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Looking at Addiction as a Decision-Making Disorder
Shahram Heshmat Ph.D.
By becoming more aware of our emotions, we experience ourselves as free rather than as victims.
Working on tasks that are freely chosen, or discovering a new skill as a competence satisfaction, can enhance vitality and aliveness.
The somatic marker perspective suggests that dysfunctional decision-making patterns contribute to addiction development.
As addiction progresses, addicts progressively make less advantageous decisions for themselves and for those who are close to them.
We are drawn to musical styles that satisfy and reinforce our psychological needs.
People use music to improve their mood on a daily basis.
Listening to preferred music may be a more effective way of reducing the feeling of stress and increasing positive emotion.
Choice and decision making is a fundamental aspect of life, and the choices people make determine in part their quality of life.
The ability to control appetitive urges, such as cravings for unhealthy food, is an essential skill for health and well-being.
Aesthetic judgments explain why different individuals have different reactions to the same music or artwork.
A key motive for listening to music is to influence one’s emotions.
The knowledge about ways in which sad music becomes enjoyable can inform existing music therapy practices for mood disorders.
People are too complex to be driven just by carrot-and-stick motivators.
The quality of early attachment provides a risk factor for substance use problems later in life.
The self-medication theory of addiction provides a useful tool for understanding how and why some individuals are vulnerable to addition.
Drug addiction is not just about chasing pleasure (feeling good) but also involves relieving emotional pain.
Addiction can be explained as an expression of decision-making processes that fail to take into account the long-term consequences of actions.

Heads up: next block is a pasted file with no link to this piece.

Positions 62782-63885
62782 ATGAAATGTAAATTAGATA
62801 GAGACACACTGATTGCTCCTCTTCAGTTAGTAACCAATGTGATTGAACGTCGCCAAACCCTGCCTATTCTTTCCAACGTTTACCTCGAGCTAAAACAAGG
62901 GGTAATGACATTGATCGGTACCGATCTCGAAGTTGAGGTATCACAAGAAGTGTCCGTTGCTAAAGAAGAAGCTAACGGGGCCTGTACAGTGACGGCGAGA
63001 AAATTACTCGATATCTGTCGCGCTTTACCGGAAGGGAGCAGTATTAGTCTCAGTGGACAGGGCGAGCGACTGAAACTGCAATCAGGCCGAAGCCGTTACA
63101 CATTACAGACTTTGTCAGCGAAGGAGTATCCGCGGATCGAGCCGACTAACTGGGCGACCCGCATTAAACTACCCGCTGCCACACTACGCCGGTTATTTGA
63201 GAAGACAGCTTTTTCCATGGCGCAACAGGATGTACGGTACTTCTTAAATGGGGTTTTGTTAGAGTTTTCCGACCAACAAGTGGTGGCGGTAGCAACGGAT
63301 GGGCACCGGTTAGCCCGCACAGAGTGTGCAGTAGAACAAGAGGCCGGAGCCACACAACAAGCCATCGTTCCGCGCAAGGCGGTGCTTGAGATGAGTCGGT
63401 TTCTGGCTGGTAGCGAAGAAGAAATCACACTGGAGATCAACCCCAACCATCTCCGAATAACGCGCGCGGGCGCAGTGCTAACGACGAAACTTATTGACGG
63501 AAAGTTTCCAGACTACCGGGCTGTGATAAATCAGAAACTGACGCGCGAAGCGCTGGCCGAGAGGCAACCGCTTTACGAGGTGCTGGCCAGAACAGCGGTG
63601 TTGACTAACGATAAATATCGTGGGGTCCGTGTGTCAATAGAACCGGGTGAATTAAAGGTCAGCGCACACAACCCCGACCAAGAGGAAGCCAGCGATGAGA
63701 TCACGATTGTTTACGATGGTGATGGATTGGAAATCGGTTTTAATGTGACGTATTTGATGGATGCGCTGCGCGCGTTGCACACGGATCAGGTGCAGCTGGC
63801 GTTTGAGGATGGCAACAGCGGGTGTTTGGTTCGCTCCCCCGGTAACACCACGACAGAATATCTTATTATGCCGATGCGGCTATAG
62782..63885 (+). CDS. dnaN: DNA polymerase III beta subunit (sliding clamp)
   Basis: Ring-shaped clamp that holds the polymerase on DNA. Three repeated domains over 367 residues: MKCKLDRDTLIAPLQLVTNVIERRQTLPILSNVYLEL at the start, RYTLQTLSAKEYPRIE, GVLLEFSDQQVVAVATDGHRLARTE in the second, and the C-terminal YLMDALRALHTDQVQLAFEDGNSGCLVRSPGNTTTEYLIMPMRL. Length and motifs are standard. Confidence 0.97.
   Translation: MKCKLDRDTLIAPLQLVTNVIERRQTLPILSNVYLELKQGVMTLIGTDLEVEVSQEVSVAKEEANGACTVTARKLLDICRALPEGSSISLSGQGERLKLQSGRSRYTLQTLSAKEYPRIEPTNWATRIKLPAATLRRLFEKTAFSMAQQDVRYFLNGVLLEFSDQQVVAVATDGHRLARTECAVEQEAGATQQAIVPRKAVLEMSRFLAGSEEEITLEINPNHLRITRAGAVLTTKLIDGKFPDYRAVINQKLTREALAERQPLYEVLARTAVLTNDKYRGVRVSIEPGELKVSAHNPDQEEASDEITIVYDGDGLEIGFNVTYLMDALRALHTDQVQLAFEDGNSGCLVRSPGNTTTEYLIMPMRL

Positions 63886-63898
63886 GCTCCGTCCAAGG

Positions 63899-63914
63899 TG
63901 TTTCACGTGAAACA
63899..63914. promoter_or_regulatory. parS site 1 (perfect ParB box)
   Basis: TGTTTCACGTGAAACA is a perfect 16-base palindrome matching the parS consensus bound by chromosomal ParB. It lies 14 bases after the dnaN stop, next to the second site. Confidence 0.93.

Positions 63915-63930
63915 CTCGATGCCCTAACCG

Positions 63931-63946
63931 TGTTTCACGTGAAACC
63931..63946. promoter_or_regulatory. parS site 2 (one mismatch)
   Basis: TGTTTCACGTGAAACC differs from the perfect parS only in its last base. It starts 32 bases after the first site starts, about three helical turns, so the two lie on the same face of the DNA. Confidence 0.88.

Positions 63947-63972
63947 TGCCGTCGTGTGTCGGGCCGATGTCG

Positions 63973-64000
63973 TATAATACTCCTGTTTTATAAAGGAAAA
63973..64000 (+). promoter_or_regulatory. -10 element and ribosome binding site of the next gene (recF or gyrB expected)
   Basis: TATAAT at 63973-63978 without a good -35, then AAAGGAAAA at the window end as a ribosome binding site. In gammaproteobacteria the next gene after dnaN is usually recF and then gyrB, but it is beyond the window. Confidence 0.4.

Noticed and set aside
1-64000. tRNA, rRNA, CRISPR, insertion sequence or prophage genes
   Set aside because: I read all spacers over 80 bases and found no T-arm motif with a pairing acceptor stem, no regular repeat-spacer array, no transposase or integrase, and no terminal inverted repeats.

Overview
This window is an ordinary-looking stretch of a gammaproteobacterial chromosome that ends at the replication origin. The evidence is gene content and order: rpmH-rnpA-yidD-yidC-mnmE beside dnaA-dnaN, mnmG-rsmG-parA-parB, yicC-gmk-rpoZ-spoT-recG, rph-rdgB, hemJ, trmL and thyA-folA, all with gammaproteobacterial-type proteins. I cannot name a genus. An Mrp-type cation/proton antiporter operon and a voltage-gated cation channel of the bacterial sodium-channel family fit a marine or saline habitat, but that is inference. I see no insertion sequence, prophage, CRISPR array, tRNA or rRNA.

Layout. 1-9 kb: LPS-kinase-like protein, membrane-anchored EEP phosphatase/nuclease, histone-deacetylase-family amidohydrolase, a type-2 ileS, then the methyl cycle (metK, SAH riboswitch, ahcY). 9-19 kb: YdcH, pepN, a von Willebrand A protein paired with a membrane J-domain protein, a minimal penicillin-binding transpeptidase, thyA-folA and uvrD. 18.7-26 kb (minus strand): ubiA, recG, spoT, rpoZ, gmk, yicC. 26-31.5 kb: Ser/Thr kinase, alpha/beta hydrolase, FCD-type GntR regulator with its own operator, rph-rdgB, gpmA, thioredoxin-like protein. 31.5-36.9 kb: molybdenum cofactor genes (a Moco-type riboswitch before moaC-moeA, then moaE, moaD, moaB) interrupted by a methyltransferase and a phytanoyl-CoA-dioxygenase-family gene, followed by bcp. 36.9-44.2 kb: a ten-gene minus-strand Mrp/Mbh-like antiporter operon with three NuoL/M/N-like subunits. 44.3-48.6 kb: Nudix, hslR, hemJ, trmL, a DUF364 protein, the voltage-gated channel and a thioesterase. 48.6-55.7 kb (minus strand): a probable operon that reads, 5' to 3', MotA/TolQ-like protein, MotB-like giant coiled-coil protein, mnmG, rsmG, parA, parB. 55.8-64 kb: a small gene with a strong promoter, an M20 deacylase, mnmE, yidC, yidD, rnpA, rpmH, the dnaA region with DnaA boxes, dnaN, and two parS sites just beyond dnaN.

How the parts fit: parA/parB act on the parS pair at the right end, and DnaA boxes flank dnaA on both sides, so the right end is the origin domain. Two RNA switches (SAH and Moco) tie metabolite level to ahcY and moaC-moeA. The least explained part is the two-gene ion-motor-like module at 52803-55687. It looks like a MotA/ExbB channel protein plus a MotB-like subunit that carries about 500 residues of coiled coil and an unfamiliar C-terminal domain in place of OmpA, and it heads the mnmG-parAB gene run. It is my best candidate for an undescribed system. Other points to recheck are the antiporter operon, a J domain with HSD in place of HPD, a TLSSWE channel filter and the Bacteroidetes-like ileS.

Group memberships provide people with a sense of belonging and connection and a greater sense of personal control.
Highly fulfilled people are able to live a life true to their values and pursue meaningful goals.
Self-mastery is the highest degree of power.
Anger makes people punitive, careless in their thought, and eager to take action.
Fear and anxiety make us narcissistically preoccupied with ourselves.
Denial is central to explaining why people continue using despite evidence of harmful consequences.
Several factors impair the balance between goal-directed and habitual behavior so that habitual behavior can no longer be kept in check by goal-directed decision mode.
There is increasing evidence that the aesthetic pleasure from art and music is no different in origin and function from the pleasure provided by food, drugs, and sex.
Artful living means taking a genuine interest in all details of daily life.
An interesting or happy life might also be regarded as a creative "work of art."
We typically feel more warmly toward things we encounter again and again.
Creating suspension is one of the most efficient ways of sustaining attention and eliminating distraction.
The emotion of surprise is an important key factor that encourages interest and motivates our curiosity.
Shahram Heshmat, Ph.D., is an associate professor emeritus of health economics of addiction at the University of Illinois at Springfield.